Eric Shinseki, President-elect Obama's choice to be the next secretary of veterans affairs, is probably best known as the general who questioned Defense Secretary Donald Rumsfeld's strategy in Iraq on the eve of the war.
On Wednesday, Shinseki will return to Capitol Hill, the place where he made his reputation — this time, for his Senate confirmation hearing.
Shinseki first distinguished himself in an earlier war — Vietnam. He served two combat tours there and was awarded the Purple Heart twice. He lost part of his foot when he stepped on a land mine. After that, Shinseki had to fight to stay in the military. Eventually, he rose to become the first Asian-American four-star general.
But for all his achievements, Shinseki's career has come to be defined by that moment on Feb. 25, 2003 — a month before the invasion of Iraq — when Michigan Democratic Sen. Carl Levin asked him a question at a Senate hearing.
"Gen. Shinseki, could you give us some idea as to the magnitude of the Army's force requirement for an occupation of Iraq?" Levin asked.
"In specific numbers, I would have to rely on combatant commanders' exact requirements," he replied. But when Levin pressed him for a range, Shinseki answered, "I would say that what's been mobilized to this point — something on the order of several hundred thousand soldiers are probably a figure that would be required."
Several hundred thousand soldiers was way above Rumsfeld's estimates. Rumsfeld quickly administered a public scolding: "The idea that it would take several hundred thousand U.S. forces is far from the mark."
Out of that clash was born something of a legend: the soft-spoken Shinseki as the one man who stood up to Rumsfeld and lost his job for it.
'A Clear Vindication'
"I think all of us understood at the time that he was confronting the Rumsfeld administration face-on," says retired Army Gen. Bob Scales. He has known Shinseki since the 1980s, when they first worked together. Scales says that when Shinseki was picked last month to run the Department of Veterans Affairs, it helped set the record straight on Iraq.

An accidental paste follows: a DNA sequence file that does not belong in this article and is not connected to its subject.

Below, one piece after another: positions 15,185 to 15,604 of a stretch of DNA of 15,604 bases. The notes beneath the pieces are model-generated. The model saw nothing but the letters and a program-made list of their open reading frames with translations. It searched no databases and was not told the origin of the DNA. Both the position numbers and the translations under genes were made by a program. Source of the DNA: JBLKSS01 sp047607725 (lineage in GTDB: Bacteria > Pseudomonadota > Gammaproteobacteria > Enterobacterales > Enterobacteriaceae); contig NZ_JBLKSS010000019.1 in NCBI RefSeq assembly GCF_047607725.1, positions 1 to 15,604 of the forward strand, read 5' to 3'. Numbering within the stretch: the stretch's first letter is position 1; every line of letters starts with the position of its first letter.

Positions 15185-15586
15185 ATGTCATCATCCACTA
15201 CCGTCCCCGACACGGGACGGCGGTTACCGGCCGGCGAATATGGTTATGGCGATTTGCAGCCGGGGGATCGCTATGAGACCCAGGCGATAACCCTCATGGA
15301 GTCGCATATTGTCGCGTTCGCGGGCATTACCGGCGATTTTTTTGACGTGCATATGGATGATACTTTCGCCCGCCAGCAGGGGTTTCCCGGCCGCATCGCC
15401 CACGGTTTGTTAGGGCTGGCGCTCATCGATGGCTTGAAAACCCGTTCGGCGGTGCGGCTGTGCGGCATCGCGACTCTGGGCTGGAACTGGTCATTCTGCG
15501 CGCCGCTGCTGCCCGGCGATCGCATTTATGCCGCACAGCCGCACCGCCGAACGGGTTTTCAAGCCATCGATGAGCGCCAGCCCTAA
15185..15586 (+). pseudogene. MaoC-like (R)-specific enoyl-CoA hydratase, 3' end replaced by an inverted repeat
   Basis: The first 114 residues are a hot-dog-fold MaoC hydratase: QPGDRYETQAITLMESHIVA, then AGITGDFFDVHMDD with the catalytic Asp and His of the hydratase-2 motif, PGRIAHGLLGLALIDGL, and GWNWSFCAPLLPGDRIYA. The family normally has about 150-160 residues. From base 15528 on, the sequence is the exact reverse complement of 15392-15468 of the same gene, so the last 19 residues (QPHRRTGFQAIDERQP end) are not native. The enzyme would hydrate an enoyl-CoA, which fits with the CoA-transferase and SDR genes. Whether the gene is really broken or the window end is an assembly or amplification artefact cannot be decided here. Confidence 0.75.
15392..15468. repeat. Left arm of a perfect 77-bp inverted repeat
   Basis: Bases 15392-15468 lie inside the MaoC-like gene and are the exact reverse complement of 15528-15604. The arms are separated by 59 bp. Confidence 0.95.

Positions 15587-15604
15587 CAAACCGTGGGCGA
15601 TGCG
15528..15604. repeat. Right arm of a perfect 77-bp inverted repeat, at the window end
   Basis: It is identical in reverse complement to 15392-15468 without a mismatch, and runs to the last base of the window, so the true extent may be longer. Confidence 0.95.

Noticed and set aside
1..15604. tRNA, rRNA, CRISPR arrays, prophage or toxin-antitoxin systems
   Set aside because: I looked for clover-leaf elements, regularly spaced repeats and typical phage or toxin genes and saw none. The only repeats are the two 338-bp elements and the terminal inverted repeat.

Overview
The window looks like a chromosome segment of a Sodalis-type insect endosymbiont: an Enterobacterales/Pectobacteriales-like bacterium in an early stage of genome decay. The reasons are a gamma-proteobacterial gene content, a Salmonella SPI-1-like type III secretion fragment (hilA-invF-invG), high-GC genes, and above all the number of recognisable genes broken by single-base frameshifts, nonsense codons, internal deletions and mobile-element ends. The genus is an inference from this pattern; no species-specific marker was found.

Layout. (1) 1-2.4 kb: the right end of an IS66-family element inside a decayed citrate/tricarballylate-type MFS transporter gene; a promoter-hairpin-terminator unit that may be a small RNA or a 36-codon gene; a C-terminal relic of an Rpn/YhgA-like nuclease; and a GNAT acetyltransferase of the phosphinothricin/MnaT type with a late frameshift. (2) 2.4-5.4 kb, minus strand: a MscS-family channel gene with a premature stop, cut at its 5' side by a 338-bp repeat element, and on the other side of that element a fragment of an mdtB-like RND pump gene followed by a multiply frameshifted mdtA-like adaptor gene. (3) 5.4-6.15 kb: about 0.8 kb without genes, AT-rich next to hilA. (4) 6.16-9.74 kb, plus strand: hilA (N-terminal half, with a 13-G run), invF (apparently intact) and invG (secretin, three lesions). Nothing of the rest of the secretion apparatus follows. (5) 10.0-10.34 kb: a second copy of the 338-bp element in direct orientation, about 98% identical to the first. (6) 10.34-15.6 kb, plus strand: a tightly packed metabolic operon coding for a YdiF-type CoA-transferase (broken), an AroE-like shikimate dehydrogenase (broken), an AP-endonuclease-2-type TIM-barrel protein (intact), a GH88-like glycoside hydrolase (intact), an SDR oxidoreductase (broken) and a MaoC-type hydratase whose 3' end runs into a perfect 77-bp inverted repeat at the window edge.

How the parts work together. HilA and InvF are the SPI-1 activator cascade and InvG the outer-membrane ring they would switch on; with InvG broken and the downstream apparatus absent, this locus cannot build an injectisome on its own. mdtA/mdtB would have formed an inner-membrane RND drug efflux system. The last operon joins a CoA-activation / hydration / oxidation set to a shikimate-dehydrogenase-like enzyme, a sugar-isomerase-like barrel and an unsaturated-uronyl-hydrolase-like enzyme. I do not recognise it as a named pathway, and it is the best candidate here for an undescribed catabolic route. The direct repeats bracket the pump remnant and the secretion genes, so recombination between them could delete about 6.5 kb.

"It was a clear vindication that at the end of the day, Rick turned out to be right," Scales says. "His prognostication of how that war would evolve over time turned out to be correct. And Rick comes down on the right side of history."
Rumsfeld aides have disputed that version of history. They deny that Shinseki was forced from office — pointing out he retired as scheduled months after that testimony and with full honors. And they argue that if Shinseki had real concerns about troop levels, he could have spoken up earlier and more forcefully. Instead, Shinseki mostly kept quiet. There is no public record of him objecting to the war plans.
At Shinseki's Senate confirmation hearing for the veterans affairs job, he will surely be asked about the episode. But Paul Rieckhoff, for one, is hoping he doesn't dwell on it.
Rieckhoff, head of the Iraq and Afghanistan Veterans of America, believes that Shinseki has the potential to be a "transformative figure" at the VA, but that political baggage from six years ago won't help him.
"He's going to have to show that he's not just the guy who challenged Rumsfeld," Rieckhoff says. "He's not just the guy who would have been right on troop numbers inside Iraq. He's got to make it clear that that political element is behind him. And that now he's focused on caring [for] and supporting our veterans coming home."
If confirmed, Shinseki would face the challenge of fixing a broken agency at a time when budgets are tight and the number of wounded veterans is growing.
The consensus so far, though, appears to be that Shinseki is up to the challenge. Sen. Daniel Akaka, who is chairing Wednesday's hearing, has already gone on record praising his judgment and calling the general "a great choice."